Celebrating pg 1 9-22-22

a job well
Mr. Perron
By Linda Lemmon
Town Crier Editor
PUTNAM — In the firefighter world, where the tie that binds is life and death, the handshakes turned into hugs at the retirement celebration for fire marshal Normand Perron.
More than 130 people came to celebrate Perron at a retirement event Sept. 16. Celebration organizer Deputy Fire Marshal Scott Belleville said police, fire, friends, family, and politicians from all around the northeastern corner came to say “job well done” to Perron. He received well wishes and plaques and a state citation. Belleville said “He earned it after more than 37 years.”
The program for the event noted that he investigated more than 300 structure fires, did more than 5,000 National Fire Incident Reporting System incident reports, countless inspections and more than 60,000 hours worked.
Perron said he was always interested in the cause and origin of fires as a Putnam Fire Department firefighter. He was officially recommended by the mayor and Board of Selectmen in September, 1984, and graduated from the program in December, 1984. He said he served as deputy fire marshal for the first few years and then was named fire marshal in 1987.
While cause and origin of fires is intriguing Perron found that the biggest part of the job “my sole purpose, my primary job” he said was inspecting multi-family dwellings. He said there are 3,000 multifamily units in Putnam. Most challenging are the code compliance and inspections of buildings owned by out-of-town landlords. The law requires making sure smoke detectors are OK. This is monthly. “It’s not unusual that the smoke detectors are not there or don’t have a battery,” he said.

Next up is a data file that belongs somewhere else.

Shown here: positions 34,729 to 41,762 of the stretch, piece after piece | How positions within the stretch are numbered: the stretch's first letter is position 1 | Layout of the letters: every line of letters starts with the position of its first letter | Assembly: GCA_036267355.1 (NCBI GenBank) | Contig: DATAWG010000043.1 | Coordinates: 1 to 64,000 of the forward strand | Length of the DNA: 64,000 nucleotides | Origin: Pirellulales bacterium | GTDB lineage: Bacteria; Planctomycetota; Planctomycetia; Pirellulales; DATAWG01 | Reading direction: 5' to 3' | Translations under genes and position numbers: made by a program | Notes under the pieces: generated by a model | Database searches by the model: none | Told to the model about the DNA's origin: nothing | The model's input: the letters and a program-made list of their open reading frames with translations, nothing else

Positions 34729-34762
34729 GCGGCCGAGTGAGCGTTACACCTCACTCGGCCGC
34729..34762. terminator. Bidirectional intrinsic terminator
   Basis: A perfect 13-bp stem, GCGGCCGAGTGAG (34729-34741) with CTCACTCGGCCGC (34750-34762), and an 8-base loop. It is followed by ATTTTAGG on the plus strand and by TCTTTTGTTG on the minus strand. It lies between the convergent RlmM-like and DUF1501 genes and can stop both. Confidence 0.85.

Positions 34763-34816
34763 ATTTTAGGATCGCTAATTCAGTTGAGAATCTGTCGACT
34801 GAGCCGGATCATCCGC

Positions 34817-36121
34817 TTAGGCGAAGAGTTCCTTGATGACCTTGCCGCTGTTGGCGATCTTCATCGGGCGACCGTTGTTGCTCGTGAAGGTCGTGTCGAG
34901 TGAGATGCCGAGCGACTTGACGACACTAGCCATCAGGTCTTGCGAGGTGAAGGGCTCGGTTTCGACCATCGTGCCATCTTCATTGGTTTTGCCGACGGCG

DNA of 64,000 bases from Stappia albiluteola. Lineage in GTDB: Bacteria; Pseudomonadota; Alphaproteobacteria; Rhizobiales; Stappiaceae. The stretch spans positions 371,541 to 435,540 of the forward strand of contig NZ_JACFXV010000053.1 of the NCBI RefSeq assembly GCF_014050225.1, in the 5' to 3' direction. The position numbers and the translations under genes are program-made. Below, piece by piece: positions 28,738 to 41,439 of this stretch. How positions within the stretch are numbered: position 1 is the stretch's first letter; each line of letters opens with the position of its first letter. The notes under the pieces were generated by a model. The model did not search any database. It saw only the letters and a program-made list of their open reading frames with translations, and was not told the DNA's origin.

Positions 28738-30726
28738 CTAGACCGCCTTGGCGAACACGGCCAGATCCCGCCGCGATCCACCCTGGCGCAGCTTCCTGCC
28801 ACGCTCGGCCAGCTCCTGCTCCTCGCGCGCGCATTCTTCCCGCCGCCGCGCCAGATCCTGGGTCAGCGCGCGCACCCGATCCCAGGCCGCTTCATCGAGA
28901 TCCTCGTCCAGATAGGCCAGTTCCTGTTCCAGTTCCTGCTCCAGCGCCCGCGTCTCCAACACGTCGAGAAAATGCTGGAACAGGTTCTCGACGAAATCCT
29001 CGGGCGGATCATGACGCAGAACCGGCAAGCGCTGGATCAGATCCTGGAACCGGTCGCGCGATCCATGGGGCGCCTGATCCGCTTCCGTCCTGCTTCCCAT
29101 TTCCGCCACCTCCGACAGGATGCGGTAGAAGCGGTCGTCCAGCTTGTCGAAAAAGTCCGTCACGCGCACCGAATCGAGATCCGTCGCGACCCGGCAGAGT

With the code and inspection requirements, Perron asked to add two more part-time fire marshals and Bob Beaudry and Rick Hayes were appointed. They knocked down a good number of inspections and Perron credits that push with knocking down the number of structure fires.
Perron said with pride that the biggest change he has seen in his 37-plus years as fire marshal is the decrease in the number of structure fires. He attributes this to an increase in the number of inspections.
Despite that, Perron called the number of required inspections, especially multi-family inspections, the most frustrating part of the job.
Perron is especially proud of this: “An attorney general (at a recertification program) said “when, not if, you go to court …” Perron, in 38 years, never had to go to court.
The saddest event was the death of two small children in a fire at a multi-family on Prospect Street years ago. He said fire chief Bob Campbell got there first and found the mother on her knees on the lawn, crying “you gotta get my babies.” Campbell ran in to try to get to the children on the third floor. Perron said he got there shortly after Campbell ran in, and kept calling and calling Campbell. Finally Campbell came out, unable to get to the children. That cause of the fire was undetermined, probably electrical. “That was a tragedy.”


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